But suppose we want to see how things look from one of the other galaxies? 

Let's adjust the plot so we observe the expansion from the galaxy at appears to start at the position (2,1) in the first graphic.  We can do the same with our printed pages.  Be careful to align the SAME co-moving galaxy of the observer on each page.  So we overlay the corresponding point in the remaining plots and get
Figure 5: Overlay at (2,1)

Here we see the exact same thing as before.  The galaxy at (2,1) corresponding to our observer remains motionless in this frame, while as we move further out, we see the galaxies appear to be organized concentrically around this new 'center', with low velocities near the observer galaxies and higher velocities further away.

This analogy also works in 3-dimensions.

This is why we can say the Hubble expansion cannot define a center.  To any observer, located anywhere, they will perceive themselves the center of the expansion.

We're still in the Center of the Circle!
One of the popular responses to the fact demonstrated above is how we appear to be in the center of galaxy catalogs such as the SDSS survey.  Note that I could have expanded the assumption of uniformity above by expanding the plot of points (galaxies) such that the edge was not visible - and the conclusions would not be altered.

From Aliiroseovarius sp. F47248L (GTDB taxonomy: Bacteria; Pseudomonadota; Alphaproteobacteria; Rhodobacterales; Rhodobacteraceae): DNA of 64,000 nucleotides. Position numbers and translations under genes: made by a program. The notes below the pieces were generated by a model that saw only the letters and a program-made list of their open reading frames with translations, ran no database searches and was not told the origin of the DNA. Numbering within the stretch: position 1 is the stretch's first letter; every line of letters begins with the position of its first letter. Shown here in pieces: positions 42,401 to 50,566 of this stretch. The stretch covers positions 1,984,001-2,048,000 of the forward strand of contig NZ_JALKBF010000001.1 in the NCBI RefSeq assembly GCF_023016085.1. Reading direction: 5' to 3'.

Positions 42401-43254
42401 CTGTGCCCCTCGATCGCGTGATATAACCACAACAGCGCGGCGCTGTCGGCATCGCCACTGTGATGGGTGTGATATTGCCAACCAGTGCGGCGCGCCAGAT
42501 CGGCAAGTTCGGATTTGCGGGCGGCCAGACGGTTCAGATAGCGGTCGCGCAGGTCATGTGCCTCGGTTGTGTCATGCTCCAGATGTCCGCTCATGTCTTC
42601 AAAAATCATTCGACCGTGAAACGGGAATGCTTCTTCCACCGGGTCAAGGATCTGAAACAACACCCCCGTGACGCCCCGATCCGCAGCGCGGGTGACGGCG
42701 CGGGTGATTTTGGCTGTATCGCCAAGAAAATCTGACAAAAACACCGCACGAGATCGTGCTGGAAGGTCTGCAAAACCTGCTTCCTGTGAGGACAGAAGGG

Delusions of Geocentric Quantization...

However, as I demonstrated in some posts in my quantized redshifts series, a uniform distribution in space, which is magnitude limited (i.e. there are galaxies fainter than can be detected by our instruments) will exhibit a similar distribution with the galaxies which we can detect. For details, see:
That the surveys do have a magnitude limitation is reinforced by the second 'hump' in the SDSS N-z curve.  That extra hump is due to more galaxies discovered with instruments that could see to fainter magnitudes, suggesting that there are substantially more galaxies which we might see with more sensitive instruments.

That this works provides a consistency check against our other assumptions, such as the redshifts being an actual measure of distance and not intrinsic properties of the galaxies.

6 comments:

johnmartin said...

What is the probability of ten bodies with random motion, moving apart along the same line of motion as required in a 2D uniformly expanding universe of 100 bodies?

Is the probability so small that we should not even consider the expanding universe seriously. If not why not?

JM

W.T."Tom" Bridgman said...

To John Martin,

Thinking of the Big Bang as an explosion is a common misconception. If I attach those bodies on a rubber sheet, and then stretch the rubber sheet, they will all expand from each other in a fashion similar to the Big Bang.

The balloon analogy is even better.
YouTube: Expansion of the Universe: Where is the Centre? - The Balloon Analogy